|Published on 2005-07-31 by John Collins.|
As a student of martial arts, I was always made aware that the techniques that I was being thought were developed over hundreds, if not thousands of years. Many of these techniques were developed by practitioners who learned the sum of existing knowledge from their masters; who then broke away to develop their own techniques and principals; perhaps in turn forming their own schools to spread their techniques to new students; thus completing the cycle of continual development.
There are generally two competing mindsets at work in a situation like this at any given time. The first philosophy states that what we have been using for years is effective, proven in battle, and well understood by all: so why should we change it? While it is true that we need to conserve the teachings of master practitioners and "best practices", a strong level of conformity can suppress innovation.
The second philosophy emphasizes the need for continual innovation. While break away students forming their own schools are often labelled as egomaniacs by their piers, these mavericks serve an important role in breaking the status quo that often exists in small communities of expertise, by challenging the community to re-evaluate commonly held beliefs on what exactly are the best practices in the field, and what tools can be used to achieve higher levels of excellence. In essence, a community without mavericks is not a healthy community.
Innovation in the IT domain has largely followed a similar path to the one described previously, albeit over a much shorter period of history. While large computer corporations strive for the simplicity of a homogeneous market, renegade innovators such as the open source community aim to keep that market as diverse as possible. In fact most of the main software related innovations in recent years, such as the Linux operating system;  the MySQL database;  the Ruby, Python and PHP programming languages; [3-5] have all come from the open source community. In stark contrast, many of the large software corporations have instead opted to concentrate on improving existing technologies with new version releases.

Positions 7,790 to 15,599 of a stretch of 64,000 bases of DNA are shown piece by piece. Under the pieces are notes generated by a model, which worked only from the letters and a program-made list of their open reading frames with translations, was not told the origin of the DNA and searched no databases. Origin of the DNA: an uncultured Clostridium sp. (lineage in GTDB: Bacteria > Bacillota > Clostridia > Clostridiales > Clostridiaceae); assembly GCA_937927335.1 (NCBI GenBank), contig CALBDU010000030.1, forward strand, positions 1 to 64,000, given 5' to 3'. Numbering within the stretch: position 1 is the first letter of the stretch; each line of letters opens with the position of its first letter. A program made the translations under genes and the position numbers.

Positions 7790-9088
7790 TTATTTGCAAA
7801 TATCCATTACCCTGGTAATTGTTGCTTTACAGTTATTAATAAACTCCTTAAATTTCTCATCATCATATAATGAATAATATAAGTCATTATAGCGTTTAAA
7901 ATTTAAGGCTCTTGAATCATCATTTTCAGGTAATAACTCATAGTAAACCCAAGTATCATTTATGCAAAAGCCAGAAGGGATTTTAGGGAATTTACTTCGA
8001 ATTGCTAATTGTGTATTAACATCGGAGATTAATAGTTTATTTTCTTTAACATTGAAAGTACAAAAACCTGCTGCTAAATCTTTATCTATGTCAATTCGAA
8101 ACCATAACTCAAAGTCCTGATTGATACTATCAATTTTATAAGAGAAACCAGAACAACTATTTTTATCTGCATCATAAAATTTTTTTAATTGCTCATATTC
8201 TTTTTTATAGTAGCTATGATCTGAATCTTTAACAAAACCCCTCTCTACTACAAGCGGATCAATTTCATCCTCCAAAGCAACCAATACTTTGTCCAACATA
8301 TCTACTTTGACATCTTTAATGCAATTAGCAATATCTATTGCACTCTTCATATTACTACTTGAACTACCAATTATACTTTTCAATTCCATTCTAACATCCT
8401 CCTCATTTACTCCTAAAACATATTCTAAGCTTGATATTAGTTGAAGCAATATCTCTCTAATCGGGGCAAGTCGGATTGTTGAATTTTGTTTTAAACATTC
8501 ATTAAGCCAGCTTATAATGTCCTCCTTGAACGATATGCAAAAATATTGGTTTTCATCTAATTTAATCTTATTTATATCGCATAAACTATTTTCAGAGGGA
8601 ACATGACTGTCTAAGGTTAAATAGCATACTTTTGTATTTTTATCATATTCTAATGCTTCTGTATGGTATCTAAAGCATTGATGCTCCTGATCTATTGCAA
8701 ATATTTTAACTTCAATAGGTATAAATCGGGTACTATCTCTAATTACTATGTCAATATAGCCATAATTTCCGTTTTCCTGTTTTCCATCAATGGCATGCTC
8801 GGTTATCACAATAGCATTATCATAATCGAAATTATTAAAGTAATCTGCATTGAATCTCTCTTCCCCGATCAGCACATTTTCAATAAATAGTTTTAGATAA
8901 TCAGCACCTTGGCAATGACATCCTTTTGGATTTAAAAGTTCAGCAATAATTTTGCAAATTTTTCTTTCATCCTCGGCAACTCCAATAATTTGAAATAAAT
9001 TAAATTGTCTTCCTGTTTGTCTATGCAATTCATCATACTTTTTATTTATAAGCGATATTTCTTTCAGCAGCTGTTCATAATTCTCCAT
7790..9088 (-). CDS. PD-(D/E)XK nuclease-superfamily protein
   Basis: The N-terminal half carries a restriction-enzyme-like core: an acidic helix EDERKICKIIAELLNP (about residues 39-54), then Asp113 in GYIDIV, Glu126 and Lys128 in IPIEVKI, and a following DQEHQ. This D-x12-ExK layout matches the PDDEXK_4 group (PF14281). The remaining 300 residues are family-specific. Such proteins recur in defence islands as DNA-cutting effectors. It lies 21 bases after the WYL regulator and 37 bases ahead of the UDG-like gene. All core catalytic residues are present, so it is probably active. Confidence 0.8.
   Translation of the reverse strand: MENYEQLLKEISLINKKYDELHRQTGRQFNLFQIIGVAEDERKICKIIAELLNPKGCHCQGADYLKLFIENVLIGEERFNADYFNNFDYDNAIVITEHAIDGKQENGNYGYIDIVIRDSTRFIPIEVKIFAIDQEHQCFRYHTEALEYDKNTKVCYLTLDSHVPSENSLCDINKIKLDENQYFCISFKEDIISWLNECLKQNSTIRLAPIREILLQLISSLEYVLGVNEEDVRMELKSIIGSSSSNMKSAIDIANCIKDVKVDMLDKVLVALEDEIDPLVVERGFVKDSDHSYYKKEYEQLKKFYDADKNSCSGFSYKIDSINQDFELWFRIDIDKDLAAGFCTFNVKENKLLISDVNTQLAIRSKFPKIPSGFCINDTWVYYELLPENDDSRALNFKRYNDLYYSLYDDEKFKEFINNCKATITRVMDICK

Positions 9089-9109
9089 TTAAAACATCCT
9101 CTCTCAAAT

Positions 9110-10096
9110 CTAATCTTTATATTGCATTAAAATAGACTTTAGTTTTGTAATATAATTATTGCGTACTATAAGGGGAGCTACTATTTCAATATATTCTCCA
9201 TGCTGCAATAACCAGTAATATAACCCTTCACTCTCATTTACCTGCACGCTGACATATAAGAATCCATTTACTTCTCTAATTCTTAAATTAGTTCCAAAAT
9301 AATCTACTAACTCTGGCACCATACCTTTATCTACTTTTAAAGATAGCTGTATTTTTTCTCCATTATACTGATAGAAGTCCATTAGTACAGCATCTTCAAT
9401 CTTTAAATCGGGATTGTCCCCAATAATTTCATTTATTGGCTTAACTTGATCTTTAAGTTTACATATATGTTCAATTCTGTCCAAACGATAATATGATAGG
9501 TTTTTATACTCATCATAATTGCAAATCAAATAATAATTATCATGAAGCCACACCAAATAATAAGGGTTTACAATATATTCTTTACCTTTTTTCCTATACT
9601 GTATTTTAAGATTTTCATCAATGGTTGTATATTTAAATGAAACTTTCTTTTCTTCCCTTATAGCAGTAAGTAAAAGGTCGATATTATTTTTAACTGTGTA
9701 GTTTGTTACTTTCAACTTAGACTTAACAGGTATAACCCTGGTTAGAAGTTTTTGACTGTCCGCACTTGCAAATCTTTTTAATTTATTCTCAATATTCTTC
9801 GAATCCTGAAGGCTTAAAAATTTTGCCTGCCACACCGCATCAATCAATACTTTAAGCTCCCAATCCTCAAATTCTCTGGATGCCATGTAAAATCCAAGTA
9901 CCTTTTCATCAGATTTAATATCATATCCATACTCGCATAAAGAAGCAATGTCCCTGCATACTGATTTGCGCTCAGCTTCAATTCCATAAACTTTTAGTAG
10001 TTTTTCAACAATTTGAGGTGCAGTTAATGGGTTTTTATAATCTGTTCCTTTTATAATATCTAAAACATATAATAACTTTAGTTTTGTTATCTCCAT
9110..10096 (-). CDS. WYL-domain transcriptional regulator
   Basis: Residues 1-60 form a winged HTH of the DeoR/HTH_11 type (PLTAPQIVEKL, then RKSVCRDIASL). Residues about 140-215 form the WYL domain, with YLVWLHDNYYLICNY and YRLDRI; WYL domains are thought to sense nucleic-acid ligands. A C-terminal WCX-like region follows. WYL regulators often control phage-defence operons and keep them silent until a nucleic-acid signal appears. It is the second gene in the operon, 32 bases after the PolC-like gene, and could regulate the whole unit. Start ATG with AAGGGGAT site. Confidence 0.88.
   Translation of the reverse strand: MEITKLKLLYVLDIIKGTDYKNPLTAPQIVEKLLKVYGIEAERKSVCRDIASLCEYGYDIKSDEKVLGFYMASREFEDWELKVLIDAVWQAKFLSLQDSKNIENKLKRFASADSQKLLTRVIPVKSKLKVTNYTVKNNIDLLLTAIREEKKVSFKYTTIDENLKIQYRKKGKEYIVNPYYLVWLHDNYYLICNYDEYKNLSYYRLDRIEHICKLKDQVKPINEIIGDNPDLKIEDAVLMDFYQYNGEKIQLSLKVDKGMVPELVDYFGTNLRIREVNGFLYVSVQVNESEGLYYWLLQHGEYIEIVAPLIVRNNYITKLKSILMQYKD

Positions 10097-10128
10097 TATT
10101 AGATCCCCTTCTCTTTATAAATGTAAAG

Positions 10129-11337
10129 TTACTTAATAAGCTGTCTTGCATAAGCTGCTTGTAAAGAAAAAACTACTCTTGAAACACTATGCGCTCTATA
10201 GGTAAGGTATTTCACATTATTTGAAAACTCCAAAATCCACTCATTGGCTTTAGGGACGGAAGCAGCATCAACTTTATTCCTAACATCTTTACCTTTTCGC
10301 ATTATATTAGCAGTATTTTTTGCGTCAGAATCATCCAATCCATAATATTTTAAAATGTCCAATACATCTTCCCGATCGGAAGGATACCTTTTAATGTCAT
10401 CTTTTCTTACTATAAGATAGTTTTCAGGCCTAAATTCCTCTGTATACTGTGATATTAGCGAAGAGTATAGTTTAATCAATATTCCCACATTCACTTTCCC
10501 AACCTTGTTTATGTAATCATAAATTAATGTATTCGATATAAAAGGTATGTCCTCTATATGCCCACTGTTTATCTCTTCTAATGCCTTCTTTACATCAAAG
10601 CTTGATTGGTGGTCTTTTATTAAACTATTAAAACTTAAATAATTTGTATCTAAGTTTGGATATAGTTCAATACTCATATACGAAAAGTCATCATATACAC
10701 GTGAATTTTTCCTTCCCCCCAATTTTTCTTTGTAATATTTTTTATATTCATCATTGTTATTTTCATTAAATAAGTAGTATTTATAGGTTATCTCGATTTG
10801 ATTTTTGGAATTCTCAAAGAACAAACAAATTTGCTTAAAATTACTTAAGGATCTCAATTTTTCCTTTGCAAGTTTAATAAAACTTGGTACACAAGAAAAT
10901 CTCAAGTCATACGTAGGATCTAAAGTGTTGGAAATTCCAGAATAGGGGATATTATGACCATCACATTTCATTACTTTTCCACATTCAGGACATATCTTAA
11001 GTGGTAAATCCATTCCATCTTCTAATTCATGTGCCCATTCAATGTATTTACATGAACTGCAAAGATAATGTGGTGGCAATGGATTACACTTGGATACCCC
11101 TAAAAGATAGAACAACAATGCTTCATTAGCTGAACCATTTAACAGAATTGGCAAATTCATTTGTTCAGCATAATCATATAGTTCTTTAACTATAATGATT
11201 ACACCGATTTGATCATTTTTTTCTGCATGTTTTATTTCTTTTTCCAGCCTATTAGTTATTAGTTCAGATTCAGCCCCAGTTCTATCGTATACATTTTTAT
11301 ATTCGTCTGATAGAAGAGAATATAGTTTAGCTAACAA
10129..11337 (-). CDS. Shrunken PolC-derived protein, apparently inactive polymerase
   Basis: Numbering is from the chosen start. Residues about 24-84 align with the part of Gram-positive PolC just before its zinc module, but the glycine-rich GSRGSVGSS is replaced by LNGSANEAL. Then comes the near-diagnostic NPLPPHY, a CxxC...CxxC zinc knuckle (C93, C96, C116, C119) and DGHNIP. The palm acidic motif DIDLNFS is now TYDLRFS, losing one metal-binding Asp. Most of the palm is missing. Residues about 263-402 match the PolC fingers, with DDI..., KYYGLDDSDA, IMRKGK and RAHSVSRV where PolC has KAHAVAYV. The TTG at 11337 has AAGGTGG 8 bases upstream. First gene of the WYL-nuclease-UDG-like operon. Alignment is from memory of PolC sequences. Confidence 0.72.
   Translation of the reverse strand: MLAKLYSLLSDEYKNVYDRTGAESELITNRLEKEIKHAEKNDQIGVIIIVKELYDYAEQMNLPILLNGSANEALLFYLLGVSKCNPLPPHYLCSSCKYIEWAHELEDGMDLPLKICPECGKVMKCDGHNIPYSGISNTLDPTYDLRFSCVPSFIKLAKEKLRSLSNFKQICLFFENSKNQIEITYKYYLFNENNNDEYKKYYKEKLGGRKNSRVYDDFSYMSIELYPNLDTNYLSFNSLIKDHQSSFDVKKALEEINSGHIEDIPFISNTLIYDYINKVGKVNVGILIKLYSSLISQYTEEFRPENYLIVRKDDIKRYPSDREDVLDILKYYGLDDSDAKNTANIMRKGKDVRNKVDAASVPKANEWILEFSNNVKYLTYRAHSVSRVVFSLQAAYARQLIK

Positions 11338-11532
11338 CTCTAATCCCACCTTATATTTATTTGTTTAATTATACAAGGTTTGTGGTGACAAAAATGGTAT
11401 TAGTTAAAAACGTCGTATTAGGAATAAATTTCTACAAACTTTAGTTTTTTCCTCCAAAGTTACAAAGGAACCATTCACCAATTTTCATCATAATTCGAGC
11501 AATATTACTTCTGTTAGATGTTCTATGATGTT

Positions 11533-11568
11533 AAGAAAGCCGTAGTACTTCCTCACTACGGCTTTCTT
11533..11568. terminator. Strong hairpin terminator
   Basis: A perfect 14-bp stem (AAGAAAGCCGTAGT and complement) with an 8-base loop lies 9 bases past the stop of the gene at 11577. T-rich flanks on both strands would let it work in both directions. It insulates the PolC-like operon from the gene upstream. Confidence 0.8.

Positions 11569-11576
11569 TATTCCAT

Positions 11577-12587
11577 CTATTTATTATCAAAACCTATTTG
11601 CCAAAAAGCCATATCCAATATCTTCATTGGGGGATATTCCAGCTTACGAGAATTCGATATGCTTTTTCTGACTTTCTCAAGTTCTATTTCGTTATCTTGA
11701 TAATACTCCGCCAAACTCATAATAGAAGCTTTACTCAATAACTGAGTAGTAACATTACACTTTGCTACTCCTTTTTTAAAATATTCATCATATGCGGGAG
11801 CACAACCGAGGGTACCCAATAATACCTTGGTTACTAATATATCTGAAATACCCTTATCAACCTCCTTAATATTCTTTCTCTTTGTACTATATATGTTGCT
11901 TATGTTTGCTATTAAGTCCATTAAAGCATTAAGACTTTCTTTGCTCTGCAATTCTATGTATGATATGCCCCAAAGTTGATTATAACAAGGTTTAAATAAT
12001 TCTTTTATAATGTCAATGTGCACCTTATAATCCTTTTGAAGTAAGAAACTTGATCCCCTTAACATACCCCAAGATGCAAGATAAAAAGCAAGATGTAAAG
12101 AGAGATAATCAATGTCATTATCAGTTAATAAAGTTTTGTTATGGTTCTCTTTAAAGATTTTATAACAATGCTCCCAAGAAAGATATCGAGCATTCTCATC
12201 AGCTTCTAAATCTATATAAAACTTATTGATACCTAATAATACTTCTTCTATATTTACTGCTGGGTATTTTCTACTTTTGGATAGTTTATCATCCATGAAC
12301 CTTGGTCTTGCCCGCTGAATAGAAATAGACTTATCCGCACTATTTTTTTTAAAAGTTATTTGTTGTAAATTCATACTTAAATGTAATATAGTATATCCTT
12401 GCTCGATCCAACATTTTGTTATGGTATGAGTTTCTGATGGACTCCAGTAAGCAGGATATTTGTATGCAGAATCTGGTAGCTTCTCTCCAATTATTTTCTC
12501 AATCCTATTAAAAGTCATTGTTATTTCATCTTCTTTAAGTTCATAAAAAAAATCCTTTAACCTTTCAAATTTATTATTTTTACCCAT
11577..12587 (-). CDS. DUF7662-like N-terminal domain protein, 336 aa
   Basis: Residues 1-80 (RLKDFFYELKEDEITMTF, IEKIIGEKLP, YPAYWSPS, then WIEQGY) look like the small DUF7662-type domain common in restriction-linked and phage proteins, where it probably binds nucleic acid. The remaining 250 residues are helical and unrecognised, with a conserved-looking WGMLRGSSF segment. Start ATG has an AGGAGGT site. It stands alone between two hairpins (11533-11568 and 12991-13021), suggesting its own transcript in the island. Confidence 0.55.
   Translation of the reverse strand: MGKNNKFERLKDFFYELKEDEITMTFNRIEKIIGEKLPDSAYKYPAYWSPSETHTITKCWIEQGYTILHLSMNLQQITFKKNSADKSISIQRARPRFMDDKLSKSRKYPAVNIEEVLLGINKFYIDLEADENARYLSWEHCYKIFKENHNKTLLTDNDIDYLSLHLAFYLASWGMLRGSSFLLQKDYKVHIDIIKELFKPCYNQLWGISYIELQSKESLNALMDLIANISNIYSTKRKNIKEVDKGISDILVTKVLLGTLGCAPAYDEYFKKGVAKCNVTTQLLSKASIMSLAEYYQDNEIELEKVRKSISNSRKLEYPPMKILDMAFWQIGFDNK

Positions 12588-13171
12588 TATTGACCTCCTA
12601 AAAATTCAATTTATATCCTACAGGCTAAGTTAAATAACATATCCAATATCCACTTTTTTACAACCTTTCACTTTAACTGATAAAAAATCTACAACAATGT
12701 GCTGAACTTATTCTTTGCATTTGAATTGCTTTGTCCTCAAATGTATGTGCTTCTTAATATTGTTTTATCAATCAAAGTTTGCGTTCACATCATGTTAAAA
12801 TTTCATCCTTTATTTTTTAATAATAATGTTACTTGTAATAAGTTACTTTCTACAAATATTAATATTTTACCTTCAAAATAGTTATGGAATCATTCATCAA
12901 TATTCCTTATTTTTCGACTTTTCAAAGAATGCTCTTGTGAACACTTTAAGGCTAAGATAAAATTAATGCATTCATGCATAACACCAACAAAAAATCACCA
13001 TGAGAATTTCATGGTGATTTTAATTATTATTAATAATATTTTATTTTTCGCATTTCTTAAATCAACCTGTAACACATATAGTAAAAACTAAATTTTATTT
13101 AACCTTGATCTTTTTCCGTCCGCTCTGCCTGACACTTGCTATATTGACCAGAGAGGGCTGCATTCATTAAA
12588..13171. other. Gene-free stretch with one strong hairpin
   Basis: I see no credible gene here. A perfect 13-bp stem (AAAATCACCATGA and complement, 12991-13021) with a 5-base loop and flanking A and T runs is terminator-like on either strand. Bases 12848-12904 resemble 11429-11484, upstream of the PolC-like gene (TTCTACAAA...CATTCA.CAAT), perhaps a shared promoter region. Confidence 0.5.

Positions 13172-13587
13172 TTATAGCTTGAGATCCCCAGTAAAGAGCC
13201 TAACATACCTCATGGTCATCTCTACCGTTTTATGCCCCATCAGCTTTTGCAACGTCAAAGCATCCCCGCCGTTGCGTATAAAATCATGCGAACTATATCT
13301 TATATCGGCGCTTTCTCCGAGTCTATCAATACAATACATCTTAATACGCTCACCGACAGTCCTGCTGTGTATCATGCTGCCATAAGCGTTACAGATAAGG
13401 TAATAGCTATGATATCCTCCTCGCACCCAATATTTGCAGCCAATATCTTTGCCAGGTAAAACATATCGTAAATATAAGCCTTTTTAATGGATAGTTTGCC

IT practitioners can be responsible for maintaining this brake on innovation. For example if a computer programmer learns language X in college and works with this language for ten years, and is then suddenly asked to abandon language X for language Y: it is usually true that the programmer will be reluctant to do so. After all, the programmer has invested a lot of time and effort into being highly proficient in language X, so why should they now abandon it?